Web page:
global positioning systems; accuracy; epidemiology; children
Recent research suggests the burden of childhood asthma attributable to air pollution has been underestimated in traditional risk assessments, and there are no estimates of these associated costs. We estimated the yearly childhood asthma-related costs attributable to air pollution for Riverside and Long Beach, California, including: 1) the indirect and direct costs of health care utilization due to asthma exacerbations linked to traffic-related pollution (TRP); and 2) the costs of health care for asthma cases attributable to local TRP exposure.
We estimated these costs using estimates from peer-reviewed literature and the authors' analysis of surveys (Medical Expenditure Panel Survey, California Health Interview Survey, National Household Travel Survey, and Health Care Utilization Project).
A lower-bound estimate of the asthma burden attributable to air pollution was $18 million yearly. Asthma cases attributable to TRP exposure accounted for almost half of this cost. The cost of bronchitic episodes was a major proportion of both the annual cost of asthma cases attributable to TRP and of pollution-linked exacerbations.
Traditional risk assessment methods underestimate both the burden of disease and cost of asthma associated with air pollution, and these costs are borne disproportionately by communities with higher than average TRP.
asthma burden; vehicle emissions; air pollution; children; burden of disease; economic costs
Air quality has emerged as a key determinant of important health outcomes in children and adults. This study aims to identify factors that influence local, within-community air quality, and to build a model for traffic-related air pollution (TRP).We utilized concentrations of NO2, NO, and total oxides of nitrogen (NOx), which were measured at 942 locations in 12 southern California communities. For each location, population density, elevation, land-use, and several indicators of traffic were calculated. A spatial random effects model was used to study the relationship of these predictors to each TRP.Variation in TRP was strongly correlated with traffic on nearby freeways and other major roads, and also with population density and elevation. After accounting for traffic, categories of land-use were not associated with the pollutants. Traffic had a larger relative impact in small urban (low regional pollution) communities than in large urban (high regional pollution) communities. For example, our best fitting model explained 70% of the variation in NOx in large urban areas and 76% in small urban areas. Compared with living at least 1,500m from a freeway, living within 250m of a freeway was associated with up to a 41% increase in TRP in a large urban area, and up to a 75% increase in small urban areas.Thus, traffic strongly affects local air quality in large and small urban areas, which has implications for exposure assessment and estimation of health risks.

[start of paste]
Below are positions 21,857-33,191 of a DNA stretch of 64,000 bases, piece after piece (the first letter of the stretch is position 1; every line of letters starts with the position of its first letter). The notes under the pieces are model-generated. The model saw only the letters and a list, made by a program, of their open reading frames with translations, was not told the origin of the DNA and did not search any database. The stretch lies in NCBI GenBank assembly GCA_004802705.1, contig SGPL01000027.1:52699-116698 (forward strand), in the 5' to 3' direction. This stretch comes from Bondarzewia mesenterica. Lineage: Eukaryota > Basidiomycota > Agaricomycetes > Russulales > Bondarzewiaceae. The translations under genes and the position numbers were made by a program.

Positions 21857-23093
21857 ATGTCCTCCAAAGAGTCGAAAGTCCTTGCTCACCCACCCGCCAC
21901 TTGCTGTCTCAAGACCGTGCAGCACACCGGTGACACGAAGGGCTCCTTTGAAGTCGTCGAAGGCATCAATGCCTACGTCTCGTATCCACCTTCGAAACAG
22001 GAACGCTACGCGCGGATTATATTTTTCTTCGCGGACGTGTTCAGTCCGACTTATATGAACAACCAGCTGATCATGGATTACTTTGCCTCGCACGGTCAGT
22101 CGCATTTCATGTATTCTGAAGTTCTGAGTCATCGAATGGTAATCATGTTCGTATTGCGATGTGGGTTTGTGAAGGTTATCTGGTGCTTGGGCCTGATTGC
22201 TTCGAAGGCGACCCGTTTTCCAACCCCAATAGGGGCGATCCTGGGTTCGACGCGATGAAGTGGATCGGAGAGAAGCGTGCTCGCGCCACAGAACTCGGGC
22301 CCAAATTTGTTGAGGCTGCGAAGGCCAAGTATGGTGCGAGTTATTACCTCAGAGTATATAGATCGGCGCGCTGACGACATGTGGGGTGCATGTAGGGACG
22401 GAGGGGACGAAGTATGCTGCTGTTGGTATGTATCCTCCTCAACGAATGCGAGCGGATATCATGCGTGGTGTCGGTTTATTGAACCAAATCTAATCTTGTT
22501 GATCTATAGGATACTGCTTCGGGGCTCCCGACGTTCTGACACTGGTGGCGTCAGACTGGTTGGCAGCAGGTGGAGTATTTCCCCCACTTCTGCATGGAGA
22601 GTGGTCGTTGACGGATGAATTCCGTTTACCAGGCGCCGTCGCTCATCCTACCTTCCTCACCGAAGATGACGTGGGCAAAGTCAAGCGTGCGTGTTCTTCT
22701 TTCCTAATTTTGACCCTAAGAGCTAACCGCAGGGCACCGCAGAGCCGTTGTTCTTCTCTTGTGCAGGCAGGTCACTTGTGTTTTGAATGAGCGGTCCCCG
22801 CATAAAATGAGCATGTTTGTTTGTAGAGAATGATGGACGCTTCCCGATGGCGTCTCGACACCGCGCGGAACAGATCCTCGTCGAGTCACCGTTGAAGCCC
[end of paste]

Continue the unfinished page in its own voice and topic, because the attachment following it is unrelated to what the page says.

traffic-related air pollution; nitrogen oxides; exposure assessment; traffic; land-use; spatial random effects
The relationship between asthma and socioeconomic status remains unclear. We investigated how neighborhood, school and community social environments were associated with incident asthma in Southern California school children.
New onset asthma was measured over three years of follow-up in the Children’s Health Study cohort. Multilevel random effects models assessed associations between social environments and asthma, adjusted for individual risk factors. Subjects resided in 274 neighborhoods and attended one of 45 schools in 13 communities. Neighborhoods and communities were characterized by measures of deprivation, income inequality and racial segregation. Communities were further described by crime rates. Information on schools included whether a school received funding related to the Title 1 No Child Left Behind program, which aims to reduce academic underachievement in disadvantaged populations.
Increased risk for asthma was observed in subjects attending schools receiving Title I funds compared to those from schools without funding (adjusted hazard ratio 1.71, 95% CI 1.14–2.58), and residing in communities with higher rates of larceny crime (adjusted hazard ratio 2.02, 95% CI 1.08–3.02 across the range of 1827 incidents per 100,000 population).
Risk for asthma was higher in areas of low socioeconomic status, possibly due to unmeasured risk factors or chronic stress.
asthma; multilevel models; socio-economic; air pollution
Few previous studies examined the impact of prenatal air pollution exposures on fetal development based on ultrasound measures during pregnancy.
In a prospective birth cohort of more than 500 women followed during 1993-1996 in Los Angeles, California, we examined how air pollution impacts fetal growth during pregnancy. Exposure to traffic related air pollution was estimated using CALINE4 air dispersion modeling for nitrogen oxides (NOx) and a land use regression (LUR) model for nitrogen monoxide (NO), nitrogen dioxide (NO2) and NOx. Exposures to carbon monoxide (CO), NO2, ozone (O3) and particles <10 μm in aerodynamic diameter (PM10) were estimated using government monitoring data. We employed a linear mixed effects model to estimate changes in fetal size at approximately 19, 29 and 37 weeks gestation based on ultrasound.